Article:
Would you like to see this rare?
Pretty standard here. Nekrataal is back as the 187 in Black and Will-o'-the-Wisp has become uncommon in hopes it would see more play. Cremate and Withered Wretch cover the graveyard removal that 7th and 8th Edition totally lacked, despite the fact that they remove cards from the game, but this is a very basic ability for black and should be introduced as early as possible.
With Infest, Black finally has a mass removal in the uncommon slot in the base set. Phyrexian Reclamation is the cemetery recursion engine, along with Woebearer... I wonder which of those would see more play. The Reclamation shows a bit of Black's self destructive side, as does Night's Whisper which replaces Ambitious Cost.
I also wanted to include a card that forces an opponent to sacrifice a resource in black. The choice fell on Diabolic Edict, but I needed to make it uncommon since I would have too much creature kill in the common slot otherwise.
There is a new Tim in the West
Wall of Stone
Threaten is back to showcase Red's ability to temporarily take control of an opponent's creatures, and Vulshok Sorcerer is back as the new Tim in town. Pyrostatic Pillar is here to keep combo decks in check, and the Minotaur Explorer shows a bit more of Red's shortsightened vision. The hosers for Red are Flashfires and Boil like in 8th Edition.
I also wanted to focus first strike a bit more in red, since 8th only had Reflexes and Sabretooth Tiger. The original design had Akki Coalflinger, but as a Kamigawa cad, it got cut. Renegade Warlord replaces him.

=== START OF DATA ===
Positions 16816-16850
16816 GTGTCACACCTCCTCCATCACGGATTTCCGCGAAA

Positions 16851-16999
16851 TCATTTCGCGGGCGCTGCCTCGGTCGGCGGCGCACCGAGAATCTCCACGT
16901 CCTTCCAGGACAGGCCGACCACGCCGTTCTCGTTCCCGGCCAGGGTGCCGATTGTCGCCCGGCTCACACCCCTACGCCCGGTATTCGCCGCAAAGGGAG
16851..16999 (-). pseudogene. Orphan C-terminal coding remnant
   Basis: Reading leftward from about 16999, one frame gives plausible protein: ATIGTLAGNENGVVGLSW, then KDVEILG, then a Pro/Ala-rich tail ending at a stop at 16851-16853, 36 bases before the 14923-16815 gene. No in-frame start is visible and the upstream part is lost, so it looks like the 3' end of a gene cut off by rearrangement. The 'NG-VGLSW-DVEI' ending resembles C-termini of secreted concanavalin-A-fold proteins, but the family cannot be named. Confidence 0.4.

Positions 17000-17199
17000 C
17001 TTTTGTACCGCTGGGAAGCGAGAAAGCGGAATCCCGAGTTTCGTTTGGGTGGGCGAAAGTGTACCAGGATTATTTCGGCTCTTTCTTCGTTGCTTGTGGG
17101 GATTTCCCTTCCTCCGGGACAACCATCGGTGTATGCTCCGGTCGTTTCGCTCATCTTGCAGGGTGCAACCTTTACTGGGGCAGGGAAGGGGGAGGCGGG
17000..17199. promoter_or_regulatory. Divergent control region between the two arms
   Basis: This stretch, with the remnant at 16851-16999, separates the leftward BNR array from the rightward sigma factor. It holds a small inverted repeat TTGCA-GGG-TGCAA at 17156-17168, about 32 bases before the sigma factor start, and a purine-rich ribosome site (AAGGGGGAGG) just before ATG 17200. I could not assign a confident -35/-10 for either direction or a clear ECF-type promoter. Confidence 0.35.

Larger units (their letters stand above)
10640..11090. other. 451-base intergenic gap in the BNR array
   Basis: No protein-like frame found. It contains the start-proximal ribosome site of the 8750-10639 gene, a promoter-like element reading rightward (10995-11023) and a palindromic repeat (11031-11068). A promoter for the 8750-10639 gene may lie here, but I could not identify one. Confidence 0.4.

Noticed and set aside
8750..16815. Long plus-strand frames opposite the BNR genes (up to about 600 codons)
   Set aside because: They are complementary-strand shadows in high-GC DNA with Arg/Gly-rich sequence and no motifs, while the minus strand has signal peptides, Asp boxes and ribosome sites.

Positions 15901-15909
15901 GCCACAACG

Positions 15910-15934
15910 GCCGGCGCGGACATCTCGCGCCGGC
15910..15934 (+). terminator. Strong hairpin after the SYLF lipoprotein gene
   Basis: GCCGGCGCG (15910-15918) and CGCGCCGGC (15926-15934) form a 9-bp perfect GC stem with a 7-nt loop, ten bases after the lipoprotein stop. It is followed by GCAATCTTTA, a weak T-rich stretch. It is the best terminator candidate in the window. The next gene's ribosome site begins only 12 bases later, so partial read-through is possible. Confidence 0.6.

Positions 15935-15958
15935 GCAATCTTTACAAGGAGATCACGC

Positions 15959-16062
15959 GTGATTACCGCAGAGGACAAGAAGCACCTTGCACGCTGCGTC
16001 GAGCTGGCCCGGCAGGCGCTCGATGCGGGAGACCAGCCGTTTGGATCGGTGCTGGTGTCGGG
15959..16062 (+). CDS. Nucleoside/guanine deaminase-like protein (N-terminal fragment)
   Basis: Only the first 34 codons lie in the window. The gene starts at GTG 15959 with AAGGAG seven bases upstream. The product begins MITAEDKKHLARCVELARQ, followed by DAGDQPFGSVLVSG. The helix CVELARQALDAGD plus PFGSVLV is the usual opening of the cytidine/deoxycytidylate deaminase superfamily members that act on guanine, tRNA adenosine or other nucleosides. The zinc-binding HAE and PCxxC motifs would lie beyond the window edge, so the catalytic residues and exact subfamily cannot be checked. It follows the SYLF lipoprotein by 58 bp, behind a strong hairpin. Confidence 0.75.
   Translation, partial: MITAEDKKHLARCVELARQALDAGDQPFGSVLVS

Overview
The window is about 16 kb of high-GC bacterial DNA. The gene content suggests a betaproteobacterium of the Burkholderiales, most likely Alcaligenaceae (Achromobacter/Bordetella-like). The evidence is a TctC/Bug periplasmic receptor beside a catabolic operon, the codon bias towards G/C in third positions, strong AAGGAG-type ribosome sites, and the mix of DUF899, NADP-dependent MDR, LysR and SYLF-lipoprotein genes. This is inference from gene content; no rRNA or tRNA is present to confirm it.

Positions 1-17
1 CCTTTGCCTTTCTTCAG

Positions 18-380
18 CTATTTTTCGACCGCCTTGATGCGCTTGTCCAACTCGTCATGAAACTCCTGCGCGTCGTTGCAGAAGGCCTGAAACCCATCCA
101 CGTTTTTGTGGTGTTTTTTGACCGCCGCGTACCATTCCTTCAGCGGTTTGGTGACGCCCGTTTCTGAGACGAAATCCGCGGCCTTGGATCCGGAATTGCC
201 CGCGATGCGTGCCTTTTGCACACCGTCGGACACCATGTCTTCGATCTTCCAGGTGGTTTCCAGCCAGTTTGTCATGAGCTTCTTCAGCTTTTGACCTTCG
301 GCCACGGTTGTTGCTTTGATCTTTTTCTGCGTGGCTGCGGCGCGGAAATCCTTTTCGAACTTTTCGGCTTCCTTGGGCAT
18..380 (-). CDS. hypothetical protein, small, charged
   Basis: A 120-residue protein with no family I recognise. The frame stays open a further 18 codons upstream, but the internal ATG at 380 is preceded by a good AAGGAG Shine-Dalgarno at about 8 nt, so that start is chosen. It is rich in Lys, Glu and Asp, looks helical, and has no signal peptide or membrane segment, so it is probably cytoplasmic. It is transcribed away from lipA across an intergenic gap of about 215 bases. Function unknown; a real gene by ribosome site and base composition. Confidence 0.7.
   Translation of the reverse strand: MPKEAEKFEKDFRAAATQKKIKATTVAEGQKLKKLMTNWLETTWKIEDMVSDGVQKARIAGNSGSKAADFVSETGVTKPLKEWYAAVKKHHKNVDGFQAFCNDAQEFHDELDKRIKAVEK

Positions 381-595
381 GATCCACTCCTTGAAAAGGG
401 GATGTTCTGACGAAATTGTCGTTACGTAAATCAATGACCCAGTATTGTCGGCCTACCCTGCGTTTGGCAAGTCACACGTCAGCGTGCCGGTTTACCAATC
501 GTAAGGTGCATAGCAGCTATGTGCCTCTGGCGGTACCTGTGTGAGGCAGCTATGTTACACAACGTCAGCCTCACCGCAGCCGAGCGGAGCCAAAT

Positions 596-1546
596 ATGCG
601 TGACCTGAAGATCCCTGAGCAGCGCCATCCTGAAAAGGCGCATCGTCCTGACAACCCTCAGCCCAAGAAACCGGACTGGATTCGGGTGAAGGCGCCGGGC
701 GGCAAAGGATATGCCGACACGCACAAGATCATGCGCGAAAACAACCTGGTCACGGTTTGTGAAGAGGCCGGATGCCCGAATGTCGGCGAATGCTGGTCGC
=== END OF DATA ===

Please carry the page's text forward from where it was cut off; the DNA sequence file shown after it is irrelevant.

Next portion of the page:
As talked earlier, the uncommons have a broken cycle of tutors. Since red never had a tutor at uncommon, I've put in Avarax as a replacement. This guy has seen tournament play before, and I think he will again.
Giving Johnny something to tinker with.
Wall of Blossoms
One with Nature
Gorilla Titan made the cut to show trample to the new players a bit more. He also works fine with the graveyard department green has with Elven Cache, Reap (which is also the black-hoser for green) and Rooting Kavu. The Kavu was chosen over Barishi for the better creature type, and over Elvish Soultiller since I didn't want to have mutants in the base set and the "choose a creature type" part was also a bit unattractive.
Utopia Tree has become uncommon since I don't want to see it as a rare again, and I don't think any other player wants that, since the card could be easily at uncommon. Choke is the other hoser in green.
Uncommonness as a nessesary evil.
Rod of Ruin
Lucky Charms are back in their updated form from Darksteel. Brass Secretary gives each color a bit of card draw, if they need to have it. Also Equipment is here to stay, but I had to make them uncommon since there are no common artifacts in the core set. At one point I even had Leonin Scimitar as an uncommon, but that was changed to Vulshok Battlegear a bit later.
I would have liked to put in Goblin Cannon as a learning curve feature (costs and effects), but we already have confirmed Chimeric Coils, which basically fulfills the same purpose.